TRENTON – The Senate approved legislation today sponsored by Senator Shirley K. Turner that would enact new nutritional standards for food sold in public schools, limiting the availability of high-calorie beverages and foods high in sugar or fat to students during school hours.
“Obesity is a problem facing far too many school-aged children today,” said Senator Turner, D-Mercer. “The eating habits they learn while young will stay with them throughout their lives, so we must begin to expose them to healthy choices now, while they are still in school.”
The bill, S-1913, would prohibit the sale or distribution of food of “minimal nutritional value” to students in all public elementary and middle schools. Current federal regulations define “foods of minimal nutritional value” as having less than five percent of the Reference Daily Intake for each of eight specified nutrients per serving. The prohibition would end 30 minutes after the end of the school day.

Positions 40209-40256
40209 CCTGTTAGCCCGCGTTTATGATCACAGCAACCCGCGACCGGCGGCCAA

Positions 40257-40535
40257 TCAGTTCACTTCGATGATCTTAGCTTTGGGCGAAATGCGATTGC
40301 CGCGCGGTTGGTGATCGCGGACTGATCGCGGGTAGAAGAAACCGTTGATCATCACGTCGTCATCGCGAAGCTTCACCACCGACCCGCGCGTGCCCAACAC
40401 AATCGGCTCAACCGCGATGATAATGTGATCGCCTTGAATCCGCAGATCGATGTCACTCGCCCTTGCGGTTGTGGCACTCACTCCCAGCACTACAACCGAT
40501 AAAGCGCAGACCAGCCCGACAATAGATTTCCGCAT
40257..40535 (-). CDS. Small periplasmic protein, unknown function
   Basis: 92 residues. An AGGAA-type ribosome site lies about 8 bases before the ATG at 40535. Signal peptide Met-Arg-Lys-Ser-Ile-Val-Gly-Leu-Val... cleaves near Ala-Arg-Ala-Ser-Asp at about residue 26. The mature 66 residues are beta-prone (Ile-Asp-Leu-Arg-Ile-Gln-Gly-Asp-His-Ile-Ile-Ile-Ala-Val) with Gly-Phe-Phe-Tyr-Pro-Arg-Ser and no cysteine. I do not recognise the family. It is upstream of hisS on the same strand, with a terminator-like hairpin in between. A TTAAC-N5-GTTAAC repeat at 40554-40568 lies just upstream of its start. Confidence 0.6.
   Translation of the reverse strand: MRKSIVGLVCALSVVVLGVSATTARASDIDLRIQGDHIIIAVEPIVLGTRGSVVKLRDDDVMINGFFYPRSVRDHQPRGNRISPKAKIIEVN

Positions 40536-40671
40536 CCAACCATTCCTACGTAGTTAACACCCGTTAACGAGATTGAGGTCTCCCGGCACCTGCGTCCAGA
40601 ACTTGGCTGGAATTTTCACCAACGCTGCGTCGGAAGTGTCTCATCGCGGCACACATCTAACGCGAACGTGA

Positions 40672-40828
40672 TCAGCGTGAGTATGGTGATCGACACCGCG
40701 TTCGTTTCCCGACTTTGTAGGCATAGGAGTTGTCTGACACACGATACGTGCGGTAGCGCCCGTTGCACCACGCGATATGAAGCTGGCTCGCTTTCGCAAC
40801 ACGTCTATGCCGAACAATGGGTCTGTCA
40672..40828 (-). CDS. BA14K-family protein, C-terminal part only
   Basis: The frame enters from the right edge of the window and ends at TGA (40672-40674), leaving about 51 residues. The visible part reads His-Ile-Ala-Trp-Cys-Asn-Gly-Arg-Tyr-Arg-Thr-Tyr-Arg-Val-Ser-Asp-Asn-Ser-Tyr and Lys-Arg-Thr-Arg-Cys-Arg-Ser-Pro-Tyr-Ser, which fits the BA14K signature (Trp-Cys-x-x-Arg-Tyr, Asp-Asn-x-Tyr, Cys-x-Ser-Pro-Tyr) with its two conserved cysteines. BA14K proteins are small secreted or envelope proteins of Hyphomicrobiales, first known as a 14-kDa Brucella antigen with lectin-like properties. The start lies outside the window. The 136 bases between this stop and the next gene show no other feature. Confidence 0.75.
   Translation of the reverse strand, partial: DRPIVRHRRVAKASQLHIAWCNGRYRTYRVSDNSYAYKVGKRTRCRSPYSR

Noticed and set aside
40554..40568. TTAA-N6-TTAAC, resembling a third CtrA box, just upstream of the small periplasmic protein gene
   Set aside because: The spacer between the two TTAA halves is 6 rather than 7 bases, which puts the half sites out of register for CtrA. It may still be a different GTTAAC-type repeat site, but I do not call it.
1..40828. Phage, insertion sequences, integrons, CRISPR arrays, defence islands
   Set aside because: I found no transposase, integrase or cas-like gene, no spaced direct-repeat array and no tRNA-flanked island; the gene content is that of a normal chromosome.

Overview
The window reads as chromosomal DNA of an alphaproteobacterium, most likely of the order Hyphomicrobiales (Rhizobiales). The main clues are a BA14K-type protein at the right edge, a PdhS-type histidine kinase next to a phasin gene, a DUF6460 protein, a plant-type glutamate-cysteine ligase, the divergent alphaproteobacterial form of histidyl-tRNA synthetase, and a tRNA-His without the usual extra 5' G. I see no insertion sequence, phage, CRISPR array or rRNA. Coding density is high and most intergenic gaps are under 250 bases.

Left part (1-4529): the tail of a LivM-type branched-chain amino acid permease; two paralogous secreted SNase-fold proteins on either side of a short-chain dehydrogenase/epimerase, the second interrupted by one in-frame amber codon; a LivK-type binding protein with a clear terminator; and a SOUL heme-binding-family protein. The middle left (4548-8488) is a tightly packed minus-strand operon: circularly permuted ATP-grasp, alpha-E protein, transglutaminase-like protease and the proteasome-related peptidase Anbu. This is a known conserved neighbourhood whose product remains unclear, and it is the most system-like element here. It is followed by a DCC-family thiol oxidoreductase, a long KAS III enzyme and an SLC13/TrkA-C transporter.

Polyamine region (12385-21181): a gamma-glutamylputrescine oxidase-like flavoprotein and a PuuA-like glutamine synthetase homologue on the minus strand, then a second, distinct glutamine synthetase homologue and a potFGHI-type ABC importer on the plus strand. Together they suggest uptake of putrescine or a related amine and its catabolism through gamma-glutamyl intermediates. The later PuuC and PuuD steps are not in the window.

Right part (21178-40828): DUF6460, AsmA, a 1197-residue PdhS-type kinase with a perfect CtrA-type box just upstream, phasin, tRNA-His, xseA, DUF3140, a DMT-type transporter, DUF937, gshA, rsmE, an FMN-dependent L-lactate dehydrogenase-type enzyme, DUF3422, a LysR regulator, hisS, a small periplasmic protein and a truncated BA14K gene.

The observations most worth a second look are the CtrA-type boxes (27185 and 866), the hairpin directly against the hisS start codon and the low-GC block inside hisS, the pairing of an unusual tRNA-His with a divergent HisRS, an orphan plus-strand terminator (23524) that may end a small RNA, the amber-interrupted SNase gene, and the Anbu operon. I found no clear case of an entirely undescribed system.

“Between classes and extracurricular activities, students can spend up to 10 hours a day at school,” explained Senator Turner. “For some, this means eating all three meals at school, and it is critical that we make sure they don’t choose to fill up on junk food rather than having a well-balanced meal.”
The bill would also limit the types of foods that could be made available to students in vending machines before and during school hours. Vending machines would not be permitted to contain any food or beverage listing sugar in any form as the first ingredient or contains more than 8 total grams of fat, or 2 grams of saturated fat, per serving. Nuts and seeds would be exempt from this guideline.
“Developing smart eating habits isn’t just about combating obesity. It also provides children with a healthier lifestyle that will allow them to be more successful in school and have the experiences needed to become a well-rounded adult,” added Senator Turner.
The Senate passed the bill by a vote of 32-2. It now goes to Governor Codey for his signature.